In the United States, women’s reproductive capabilities have been used both to exalt and to oppress women. Women’s unique role in reproduction has been used to refuse women the power to secure employment, to bar women from practicing in their chosen profession, and to deny women equal employment benefits. Over the last thirty or so years, the ability to bear and birth a child has been used as a reason to civilly confine or criminally prosecute hundreds of women, predominantly women from poor communities and communities of color. Often, the proffered justification for the punitive action against pregnant women is the protection of fetal health or fetal rights, and the need to protect fetuses from harm based on the mother’s drug use. But, as this article will show, prosecuting as child abusers or even murderers the thousands of American women who carry pregnancies to term despite their drug addictions not only fails to further the states’ goal of protecting fetal health, but also violates the constitutional rights of pregnant women.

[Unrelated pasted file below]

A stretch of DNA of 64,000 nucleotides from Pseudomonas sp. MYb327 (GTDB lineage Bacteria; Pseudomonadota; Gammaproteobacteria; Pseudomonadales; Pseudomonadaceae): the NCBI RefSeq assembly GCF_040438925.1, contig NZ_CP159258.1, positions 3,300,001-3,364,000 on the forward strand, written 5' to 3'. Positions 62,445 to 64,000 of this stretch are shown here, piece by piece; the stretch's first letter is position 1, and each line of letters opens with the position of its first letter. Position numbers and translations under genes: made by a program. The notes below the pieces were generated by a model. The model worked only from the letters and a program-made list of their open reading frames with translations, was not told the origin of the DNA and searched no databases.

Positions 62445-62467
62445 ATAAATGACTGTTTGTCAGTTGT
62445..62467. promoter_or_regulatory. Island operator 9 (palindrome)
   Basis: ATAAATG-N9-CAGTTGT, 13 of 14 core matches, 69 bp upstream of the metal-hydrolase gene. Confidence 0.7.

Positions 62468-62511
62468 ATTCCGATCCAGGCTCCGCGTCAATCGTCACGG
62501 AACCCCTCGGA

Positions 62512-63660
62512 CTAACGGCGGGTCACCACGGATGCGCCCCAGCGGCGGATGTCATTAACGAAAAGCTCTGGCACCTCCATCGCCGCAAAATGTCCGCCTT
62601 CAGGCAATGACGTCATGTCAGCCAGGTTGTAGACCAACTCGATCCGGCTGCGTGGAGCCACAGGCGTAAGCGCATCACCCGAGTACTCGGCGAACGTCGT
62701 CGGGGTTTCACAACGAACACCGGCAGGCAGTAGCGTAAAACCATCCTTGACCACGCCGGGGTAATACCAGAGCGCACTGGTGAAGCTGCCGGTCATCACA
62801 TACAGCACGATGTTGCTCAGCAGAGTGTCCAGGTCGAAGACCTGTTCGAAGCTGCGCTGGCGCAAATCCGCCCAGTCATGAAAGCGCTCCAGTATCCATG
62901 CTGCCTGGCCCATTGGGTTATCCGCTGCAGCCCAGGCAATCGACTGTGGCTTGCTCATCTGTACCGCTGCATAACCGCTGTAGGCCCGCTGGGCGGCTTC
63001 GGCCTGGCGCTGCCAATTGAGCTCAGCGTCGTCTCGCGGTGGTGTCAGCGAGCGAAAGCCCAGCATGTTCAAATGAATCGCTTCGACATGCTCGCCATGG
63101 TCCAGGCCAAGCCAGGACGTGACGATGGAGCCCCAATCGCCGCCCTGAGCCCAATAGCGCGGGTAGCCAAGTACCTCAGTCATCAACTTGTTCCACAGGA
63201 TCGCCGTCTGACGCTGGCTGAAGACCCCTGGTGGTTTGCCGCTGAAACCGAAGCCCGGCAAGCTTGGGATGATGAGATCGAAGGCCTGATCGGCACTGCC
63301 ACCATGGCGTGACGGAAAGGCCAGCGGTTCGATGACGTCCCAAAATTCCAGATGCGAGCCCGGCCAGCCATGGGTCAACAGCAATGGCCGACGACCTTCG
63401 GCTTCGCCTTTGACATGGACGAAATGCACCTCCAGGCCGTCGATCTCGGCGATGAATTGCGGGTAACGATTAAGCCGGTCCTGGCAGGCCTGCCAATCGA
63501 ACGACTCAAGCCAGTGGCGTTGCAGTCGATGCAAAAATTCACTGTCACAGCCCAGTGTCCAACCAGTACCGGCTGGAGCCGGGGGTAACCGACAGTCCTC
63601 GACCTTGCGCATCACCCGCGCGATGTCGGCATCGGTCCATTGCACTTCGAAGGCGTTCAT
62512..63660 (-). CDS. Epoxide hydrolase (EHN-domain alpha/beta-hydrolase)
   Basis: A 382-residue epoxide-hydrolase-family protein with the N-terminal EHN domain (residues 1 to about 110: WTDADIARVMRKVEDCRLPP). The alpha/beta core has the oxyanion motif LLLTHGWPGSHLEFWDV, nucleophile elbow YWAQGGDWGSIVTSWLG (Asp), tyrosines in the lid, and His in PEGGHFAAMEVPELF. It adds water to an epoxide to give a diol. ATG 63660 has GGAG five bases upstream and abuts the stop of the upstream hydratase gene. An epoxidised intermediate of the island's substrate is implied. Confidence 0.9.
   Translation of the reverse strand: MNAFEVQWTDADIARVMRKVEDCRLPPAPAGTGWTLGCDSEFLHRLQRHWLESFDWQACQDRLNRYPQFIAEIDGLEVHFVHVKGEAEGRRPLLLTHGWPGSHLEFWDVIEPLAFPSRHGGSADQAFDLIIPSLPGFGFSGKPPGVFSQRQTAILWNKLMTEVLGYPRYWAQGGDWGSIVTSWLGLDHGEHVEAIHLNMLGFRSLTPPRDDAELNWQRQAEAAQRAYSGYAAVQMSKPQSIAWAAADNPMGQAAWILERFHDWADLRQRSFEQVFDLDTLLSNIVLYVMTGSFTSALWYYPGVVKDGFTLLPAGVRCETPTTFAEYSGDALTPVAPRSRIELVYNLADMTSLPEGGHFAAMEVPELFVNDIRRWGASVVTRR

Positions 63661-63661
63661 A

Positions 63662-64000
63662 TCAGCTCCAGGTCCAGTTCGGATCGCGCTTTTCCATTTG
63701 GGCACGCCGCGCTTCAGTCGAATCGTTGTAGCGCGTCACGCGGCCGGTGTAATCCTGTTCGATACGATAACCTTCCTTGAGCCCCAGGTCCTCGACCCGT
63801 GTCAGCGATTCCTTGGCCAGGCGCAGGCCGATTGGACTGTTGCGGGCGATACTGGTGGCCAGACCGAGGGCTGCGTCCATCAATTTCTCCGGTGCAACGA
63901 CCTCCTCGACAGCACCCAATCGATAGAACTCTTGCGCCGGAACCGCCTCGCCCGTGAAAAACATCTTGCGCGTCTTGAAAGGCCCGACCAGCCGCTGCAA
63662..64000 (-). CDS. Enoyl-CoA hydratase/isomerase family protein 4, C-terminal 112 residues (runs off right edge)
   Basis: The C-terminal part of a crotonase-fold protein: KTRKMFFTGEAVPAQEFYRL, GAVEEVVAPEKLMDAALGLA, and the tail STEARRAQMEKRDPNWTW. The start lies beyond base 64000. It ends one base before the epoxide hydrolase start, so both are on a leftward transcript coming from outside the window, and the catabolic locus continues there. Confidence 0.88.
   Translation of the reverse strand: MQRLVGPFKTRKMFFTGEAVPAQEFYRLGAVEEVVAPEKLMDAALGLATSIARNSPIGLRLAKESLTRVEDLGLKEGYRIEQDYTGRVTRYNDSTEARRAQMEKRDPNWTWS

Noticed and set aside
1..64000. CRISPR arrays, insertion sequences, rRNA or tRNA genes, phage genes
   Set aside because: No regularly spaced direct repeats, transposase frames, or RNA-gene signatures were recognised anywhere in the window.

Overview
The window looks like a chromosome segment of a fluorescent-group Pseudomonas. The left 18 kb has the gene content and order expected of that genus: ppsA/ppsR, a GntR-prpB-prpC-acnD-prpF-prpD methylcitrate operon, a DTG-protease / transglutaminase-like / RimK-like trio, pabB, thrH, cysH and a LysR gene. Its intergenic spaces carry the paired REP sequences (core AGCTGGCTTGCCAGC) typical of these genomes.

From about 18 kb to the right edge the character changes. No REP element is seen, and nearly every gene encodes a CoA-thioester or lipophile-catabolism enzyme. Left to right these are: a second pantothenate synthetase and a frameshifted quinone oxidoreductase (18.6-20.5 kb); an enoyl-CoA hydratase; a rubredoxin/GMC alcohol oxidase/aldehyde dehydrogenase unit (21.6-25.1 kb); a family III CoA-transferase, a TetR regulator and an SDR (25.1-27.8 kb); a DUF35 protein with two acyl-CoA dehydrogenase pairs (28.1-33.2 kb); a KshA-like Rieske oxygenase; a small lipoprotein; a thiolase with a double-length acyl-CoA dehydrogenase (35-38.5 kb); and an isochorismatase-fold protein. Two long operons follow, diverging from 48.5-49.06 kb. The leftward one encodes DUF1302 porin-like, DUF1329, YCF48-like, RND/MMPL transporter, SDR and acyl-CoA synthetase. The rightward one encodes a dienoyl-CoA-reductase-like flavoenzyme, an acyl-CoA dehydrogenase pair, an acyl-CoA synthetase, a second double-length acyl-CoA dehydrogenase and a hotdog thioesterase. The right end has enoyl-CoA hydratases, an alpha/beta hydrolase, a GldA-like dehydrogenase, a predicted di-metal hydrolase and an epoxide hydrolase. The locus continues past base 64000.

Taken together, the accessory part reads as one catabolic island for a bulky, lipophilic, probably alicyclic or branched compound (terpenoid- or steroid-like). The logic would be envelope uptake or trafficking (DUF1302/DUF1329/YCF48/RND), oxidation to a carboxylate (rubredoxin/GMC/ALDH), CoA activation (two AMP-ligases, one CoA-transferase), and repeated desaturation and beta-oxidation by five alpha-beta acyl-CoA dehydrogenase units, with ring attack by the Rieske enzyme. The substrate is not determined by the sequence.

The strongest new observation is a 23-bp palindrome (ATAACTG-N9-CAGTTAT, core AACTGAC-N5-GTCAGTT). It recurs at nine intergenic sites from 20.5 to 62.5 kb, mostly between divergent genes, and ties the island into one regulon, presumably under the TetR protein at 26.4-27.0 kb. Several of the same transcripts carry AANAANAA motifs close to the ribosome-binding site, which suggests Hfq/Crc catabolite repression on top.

Voting rights advocates should explore section 11(b) of the Voting Rights Act as a vehicle to combat voter intimidation.
Mandatory arbitration for guestworkers, a uniquely vulnerable group, will result in class inequality and worse conditions for all workers.
An evidentiary privilege to protect workers' confidential communications from disclosure in federal and state court proceedings would support unions.
Labor organizing privilege is not a magic bullet that will secure the rights of workers to organize and collectively bargain. Employers will continue to resist the efforts of their workers to organize.